TPC Sawgrass presents much intrigue before the final stretch

Halleran/Getty Images
Hitting off the tee is just the start of the fun on No. 4 at TPC Sawgrass.
May 08, 2012
Helen Ross, PGATOUR.COM Chief of Correspondents

PONTE VEDRA BEACH, Fla. -- More photographs, with cell phones and standard-issue cameras, are probably taken at the 17th hole on the Stadium Course at TPC Sawgrass than any other golf hole in the world. With the possible exception of those fortunate enough to walk across the Swilcan Bridge on the way to the 18th green on the Old Course at St. Andrews, that is.


The par 3, which covers a mere 137 yards, nearly all of it over water, is iconic. And taken in context with its nearest neighbors, the 523-yard par-5 16th that can be generous if not occasionally greedy, and the par-4 18th that annually plays as the Stadium's toughest hole, the finishing stretch is one of the most challenging in the game.

But what about the rest of Pete Dye's signature creation? Given the list of winners -- big-hitters like Tiger Woods and Phil Mickelson, tacticians like Fred Funk and Tim Clark -- the revered course designer has constructed a most democratic layout so there are sure to be a variety of opinions.

"There's not a lot I really don't like," Ben Crane said. "If it's not my favorite course, it's one of my top five." And what's not to like when you have finished sixth or better in three of your last four starts at THE PLAYERS Championship?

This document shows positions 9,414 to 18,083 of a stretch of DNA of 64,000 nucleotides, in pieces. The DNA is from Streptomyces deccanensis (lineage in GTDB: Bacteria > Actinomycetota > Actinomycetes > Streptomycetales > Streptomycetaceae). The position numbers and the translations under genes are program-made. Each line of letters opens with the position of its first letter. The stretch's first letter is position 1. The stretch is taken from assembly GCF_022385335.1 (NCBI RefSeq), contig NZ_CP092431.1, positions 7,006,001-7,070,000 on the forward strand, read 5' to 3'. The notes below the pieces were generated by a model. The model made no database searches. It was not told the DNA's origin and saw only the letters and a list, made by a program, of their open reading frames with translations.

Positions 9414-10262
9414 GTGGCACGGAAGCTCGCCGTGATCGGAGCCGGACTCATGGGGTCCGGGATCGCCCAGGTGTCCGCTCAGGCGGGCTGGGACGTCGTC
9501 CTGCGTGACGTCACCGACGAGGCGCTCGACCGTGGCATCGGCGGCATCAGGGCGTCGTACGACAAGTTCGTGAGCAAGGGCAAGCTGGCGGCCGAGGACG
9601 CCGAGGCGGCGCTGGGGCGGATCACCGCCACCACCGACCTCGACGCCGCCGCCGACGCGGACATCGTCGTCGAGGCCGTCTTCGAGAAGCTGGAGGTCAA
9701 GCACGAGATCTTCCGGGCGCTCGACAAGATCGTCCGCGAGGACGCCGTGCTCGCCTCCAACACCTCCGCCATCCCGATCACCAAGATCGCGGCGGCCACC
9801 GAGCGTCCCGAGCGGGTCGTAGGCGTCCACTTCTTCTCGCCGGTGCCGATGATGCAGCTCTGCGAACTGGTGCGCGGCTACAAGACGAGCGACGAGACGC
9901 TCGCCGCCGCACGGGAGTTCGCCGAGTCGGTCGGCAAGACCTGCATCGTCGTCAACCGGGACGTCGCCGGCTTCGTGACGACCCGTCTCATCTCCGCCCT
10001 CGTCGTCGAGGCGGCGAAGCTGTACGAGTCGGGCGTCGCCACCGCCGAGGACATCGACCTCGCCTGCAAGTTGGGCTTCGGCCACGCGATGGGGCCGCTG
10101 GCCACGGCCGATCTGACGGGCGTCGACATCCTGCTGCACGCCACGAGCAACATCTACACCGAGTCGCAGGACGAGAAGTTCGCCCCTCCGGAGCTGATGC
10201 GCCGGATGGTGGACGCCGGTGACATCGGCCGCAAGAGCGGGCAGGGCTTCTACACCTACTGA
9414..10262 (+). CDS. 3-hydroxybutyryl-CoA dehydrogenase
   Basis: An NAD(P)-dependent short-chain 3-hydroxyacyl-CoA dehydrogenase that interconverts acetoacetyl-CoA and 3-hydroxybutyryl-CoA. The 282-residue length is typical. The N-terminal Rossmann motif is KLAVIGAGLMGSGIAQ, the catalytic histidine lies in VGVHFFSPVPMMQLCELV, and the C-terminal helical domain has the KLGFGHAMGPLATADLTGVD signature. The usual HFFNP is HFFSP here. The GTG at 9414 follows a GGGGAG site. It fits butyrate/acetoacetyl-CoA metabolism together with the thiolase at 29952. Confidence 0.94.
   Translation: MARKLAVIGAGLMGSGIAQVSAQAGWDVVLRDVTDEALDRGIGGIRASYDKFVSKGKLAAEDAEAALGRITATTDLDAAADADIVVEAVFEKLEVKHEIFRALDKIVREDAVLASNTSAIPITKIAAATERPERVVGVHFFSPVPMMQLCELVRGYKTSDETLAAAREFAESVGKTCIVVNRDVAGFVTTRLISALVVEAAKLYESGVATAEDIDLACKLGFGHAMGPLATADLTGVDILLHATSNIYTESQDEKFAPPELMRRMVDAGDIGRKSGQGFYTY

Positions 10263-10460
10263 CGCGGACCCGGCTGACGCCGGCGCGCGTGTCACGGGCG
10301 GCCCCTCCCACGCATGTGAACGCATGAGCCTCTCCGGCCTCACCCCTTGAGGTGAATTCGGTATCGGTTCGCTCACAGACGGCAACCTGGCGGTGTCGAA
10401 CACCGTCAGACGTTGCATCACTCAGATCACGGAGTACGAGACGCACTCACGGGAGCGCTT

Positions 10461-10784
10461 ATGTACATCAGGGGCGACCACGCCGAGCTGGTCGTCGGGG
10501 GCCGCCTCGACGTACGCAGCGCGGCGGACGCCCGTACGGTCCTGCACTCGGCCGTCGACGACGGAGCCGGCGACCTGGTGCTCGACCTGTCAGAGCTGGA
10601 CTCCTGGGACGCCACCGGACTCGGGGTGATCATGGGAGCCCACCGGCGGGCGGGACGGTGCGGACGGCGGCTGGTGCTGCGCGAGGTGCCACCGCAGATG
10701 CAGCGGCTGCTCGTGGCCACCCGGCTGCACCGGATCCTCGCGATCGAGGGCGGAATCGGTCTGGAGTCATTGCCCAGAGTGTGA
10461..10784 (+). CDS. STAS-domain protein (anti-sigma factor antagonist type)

With the finishing stretch as memorable as it is, other holes on the challenging 7,215-yard layout can go underappreciated in comparison. So PGATOUR.COM went to the experts, the men who make their living playing the best courses around the globe, to see which ones they thought were underrated.

Take the second hole, for example. The 532-yard par 5, reachable by nearly everyone in the field, features thick woods on either side of the fairway and a lateral water hazard to the right of the narrow sloped landing area for well-placed drives. Ample bunkering, both grass and sand, protects the green, along with a small pond.

"I don't know that it's underraated but it's very important -- especially when you start on the front," said Lucas Glover, who finished third at THE PLAYERS in 2010. "So three of the days if you play (all) four it gives you an opportunity to get off to a good start because it's a shortish par 5, reachable in two and you can get your round going. So I don't know if it's underrated, I just think it's pivotal to the start of your round."

Geoff Ogilvy says the second hole is his favorite on the front nine.

"I think No. 2's a good hole because everyone in the field can reach it in two," the Aussie said. "It's a draw-off-the-tee-and-a-fade-second-shot kind of hole so you have to be able to move it left to right if you want to be able to get there which I think it's nice to demand that every now and then. No. 2 is a really cool hole."

Carl Pettersson, who tied for eighth at THE PLAYERS in 2006, pointed out that it's difficult to draw a drive with the new equipment. "Yet again, (No. 2 is) a great, great hole," he said. "... It's a tough par 5. It's doable, but it's tough."